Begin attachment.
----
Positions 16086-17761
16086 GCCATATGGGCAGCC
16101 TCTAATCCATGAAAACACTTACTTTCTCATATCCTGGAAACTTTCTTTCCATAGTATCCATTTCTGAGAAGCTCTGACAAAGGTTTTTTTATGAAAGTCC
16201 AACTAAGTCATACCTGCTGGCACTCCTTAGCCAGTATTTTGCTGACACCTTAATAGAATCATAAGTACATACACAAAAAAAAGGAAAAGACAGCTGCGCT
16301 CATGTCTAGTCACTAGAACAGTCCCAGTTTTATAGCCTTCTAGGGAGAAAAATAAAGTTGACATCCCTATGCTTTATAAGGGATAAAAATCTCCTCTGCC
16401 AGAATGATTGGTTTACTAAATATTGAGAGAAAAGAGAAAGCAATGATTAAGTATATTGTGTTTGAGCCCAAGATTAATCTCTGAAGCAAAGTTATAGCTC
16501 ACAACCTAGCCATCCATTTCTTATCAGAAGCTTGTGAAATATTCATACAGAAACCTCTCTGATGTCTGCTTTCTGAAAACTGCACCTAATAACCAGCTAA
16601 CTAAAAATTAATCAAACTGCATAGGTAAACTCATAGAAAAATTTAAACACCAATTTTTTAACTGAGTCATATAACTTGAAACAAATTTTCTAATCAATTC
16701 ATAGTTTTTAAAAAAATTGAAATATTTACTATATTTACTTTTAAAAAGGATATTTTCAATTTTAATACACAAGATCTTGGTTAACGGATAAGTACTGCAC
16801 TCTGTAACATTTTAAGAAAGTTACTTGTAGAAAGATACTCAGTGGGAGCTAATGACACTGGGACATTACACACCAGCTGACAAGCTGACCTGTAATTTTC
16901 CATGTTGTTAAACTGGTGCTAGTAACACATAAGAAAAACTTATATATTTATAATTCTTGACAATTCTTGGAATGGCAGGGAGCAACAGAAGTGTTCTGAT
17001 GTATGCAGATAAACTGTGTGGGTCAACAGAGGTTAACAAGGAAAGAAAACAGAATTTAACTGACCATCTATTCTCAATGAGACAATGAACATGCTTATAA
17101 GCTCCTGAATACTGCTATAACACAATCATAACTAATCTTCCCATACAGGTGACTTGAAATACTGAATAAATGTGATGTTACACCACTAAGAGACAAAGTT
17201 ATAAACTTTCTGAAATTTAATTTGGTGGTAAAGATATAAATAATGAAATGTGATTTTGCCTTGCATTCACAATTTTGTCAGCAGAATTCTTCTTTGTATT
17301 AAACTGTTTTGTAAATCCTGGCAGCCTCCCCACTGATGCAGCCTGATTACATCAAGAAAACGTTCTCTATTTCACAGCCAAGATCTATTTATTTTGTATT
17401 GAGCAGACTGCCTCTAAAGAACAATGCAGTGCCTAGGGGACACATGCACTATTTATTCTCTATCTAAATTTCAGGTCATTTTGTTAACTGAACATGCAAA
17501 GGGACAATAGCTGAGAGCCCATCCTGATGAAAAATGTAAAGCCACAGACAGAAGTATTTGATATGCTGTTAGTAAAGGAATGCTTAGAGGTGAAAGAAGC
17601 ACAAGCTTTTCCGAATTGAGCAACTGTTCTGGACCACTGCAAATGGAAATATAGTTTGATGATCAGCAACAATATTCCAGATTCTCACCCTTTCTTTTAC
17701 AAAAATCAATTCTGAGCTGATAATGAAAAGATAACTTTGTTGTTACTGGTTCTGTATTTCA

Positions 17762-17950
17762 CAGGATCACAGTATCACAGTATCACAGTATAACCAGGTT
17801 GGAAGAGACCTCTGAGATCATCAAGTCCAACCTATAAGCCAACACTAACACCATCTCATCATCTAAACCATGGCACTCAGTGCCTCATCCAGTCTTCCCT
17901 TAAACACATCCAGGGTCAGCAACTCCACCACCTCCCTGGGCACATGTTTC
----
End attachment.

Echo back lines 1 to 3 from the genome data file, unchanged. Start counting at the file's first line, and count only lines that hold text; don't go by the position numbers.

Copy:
Positions 16086-17761
16086 GCCATATGGGCAGCC
16101 TCTAATCCATGAAAACACTTACTTTCTCATATCCTGGAAACTTTCTTTCCATAGTATCCATTTCTGAGAAGCTCTGACAAAGGTTTTTTTATGAAAGTCC